• Jan Willem Wieland (Amsterdam), ‘Norms and Responsibility for Strategic Ignorance’
  • Daniel Wodak (Princeton), ‘An Objectivist’s Guide to Subjective Reasons’

REGISTRATION
This event is free and open to all, but numbers are limited and registration is required. The deadline for registration is 24 August 2015. To register please email sotonnormativity@gmail.com.

CHILDCARE AND ACCESSIBILITY
If you would like information about childcare options or about accessibility, please contact sotonnormativity@gmail.com and we will get back to you.

New podcasts

June 15, 2015
by Conor McHugh

Podcasts of Terence Cuneo’s, Anne Meylan’s, and Michael Ridge’s talks from our third workshop, on meta-normative problems and proposals, are now up on the site.

For all project podcasts, see the Podcasts page.

Cuneo – Destabilizing the Error Theory

Meylan – Reasons-Responsiveness and the Basing Relation

Ridge – Reliability without Relativism

 

Programme for third workshop

June 8, 2015
by Conor McHugh

Epistemic and Practical Normativity: Meta-Normative Problems and Proposals

University of Southampton, Avenue Campus (building 65)
Friday 12th June 2015

09.00-09.30 Tea/coffee

09.30-11.00 Kristoffer Ahstrom-Vij (Kent): “The Costs of Epistemic Realism”.

Response: Genia Schönbaumsfeld (Southampton)

11.00-11.15 Tea/coffee

11.15-12.45 Terence Cuneo (Vermont): “Destabilizing the Error Theory”.

Response: Christopher Cowie (Cambridge)

12.45-14.30 Lunch

14.30-16.00 Anne Meylan (Fribourg): “In Defence of Epistemic Chauvinism”.

Response: Luke Elson (Reading)

16.00-16.15 Tea/coffee

16.15-17.45 Michael Ridge (Edinburgh): “Reliability without Relativism”.

Response: Charles Côté-Bouchard (KCL)

Conference CFP

May 14, 2015
by Conor McHugh

CONFERENCE – Normativity: Epistemic and Practical

8th – 10th September 2015

University of Southampton

 

Philosophy at Southampton will host a major international conference, as part of the AHRC-funded ‘Normativity: Epistemic and Practical’ project, from Tuesday the 8th to Thursday the 10th of September 2015. This closing conference aims to bring together the three main themes of the project: substantive connections between epistemic and practical norms, explanatory connections between epistemic and practical norms, and meta-normative problems and proposals.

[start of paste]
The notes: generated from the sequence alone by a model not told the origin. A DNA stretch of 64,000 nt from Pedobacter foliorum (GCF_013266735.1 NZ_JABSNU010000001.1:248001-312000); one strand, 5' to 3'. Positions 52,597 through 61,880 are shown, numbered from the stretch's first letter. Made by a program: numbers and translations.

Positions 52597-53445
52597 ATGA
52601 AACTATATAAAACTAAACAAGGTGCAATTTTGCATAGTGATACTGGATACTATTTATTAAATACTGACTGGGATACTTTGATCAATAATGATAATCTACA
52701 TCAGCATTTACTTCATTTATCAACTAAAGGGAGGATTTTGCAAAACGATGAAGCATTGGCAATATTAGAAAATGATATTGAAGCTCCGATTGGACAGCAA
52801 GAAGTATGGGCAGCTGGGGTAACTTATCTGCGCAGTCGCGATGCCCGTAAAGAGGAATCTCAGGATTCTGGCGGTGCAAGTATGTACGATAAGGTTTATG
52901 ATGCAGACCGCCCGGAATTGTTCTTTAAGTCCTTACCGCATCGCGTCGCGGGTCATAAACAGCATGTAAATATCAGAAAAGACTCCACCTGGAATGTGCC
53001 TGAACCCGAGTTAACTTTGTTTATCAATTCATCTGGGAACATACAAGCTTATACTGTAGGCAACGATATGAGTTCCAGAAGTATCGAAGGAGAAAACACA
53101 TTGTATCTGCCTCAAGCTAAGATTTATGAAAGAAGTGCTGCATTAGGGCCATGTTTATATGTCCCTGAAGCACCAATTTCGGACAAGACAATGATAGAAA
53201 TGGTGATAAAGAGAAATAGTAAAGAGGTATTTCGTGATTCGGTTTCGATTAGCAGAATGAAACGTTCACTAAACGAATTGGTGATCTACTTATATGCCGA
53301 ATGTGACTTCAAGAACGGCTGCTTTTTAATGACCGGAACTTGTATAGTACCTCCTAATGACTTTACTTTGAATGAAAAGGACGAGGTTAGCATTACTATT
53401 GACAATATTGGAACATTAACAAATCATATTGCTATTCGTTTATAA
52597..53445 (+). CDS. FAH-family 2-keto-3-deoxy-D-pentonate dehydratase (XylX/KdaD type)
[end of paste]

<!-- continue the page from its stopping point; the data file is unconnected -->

Invited Speakers

Mikkel Gerken (Edinburgh)

Elizabeth Harman (Princeton)

Benjamin Kiesewetter (Humboldt University of Berlin)

David Owens (Reading)

Debbie Roberts (Edinburgh)

Karl Schafer (Pittsburgh)

Mark Schroeder (USC)

 

CALL FOR PAPERS

The conference will include a number of sessions for submitted papers. Selection will be based on blind review of long abstracts (max. 1000 words). If you would like to apply, please submit your abstract, anonymised, to sotonnormativity@gmail.com by the 6th of July. Abstracts should be suitable for a 30-40 minute presentation.

 

We have some funds to contribute to UK travel and accommodation for speakers. Priority will be given to graduate students and unwaged and junior researchers. Since our funds are limited, please apply to your own institutional sources of support in the first instance.

 

REGISTRATION

This event is free and open to all, but numbers are limited and registration is required. To register please email  sotonnormativity@gmail.com.

 

CHILDCARE AND ACCESSIBILITY

If you would like information about childcare options or about accessibility, please contact sotonnormativity@gmail.com and we will get back to you.

Normativity Conference

March 30, 2015
by Daniel Whiting

We are pleased to announce that on 8th-10th September 2015 we will host a three-day international conference which aims to draw together the various themes of the project and to re-consider each in light of the others (see About the Project).

 

The invited speakers are:

In addition, there will be a number of open sessions. A call for papers, and further information about the event, will be circulated soon.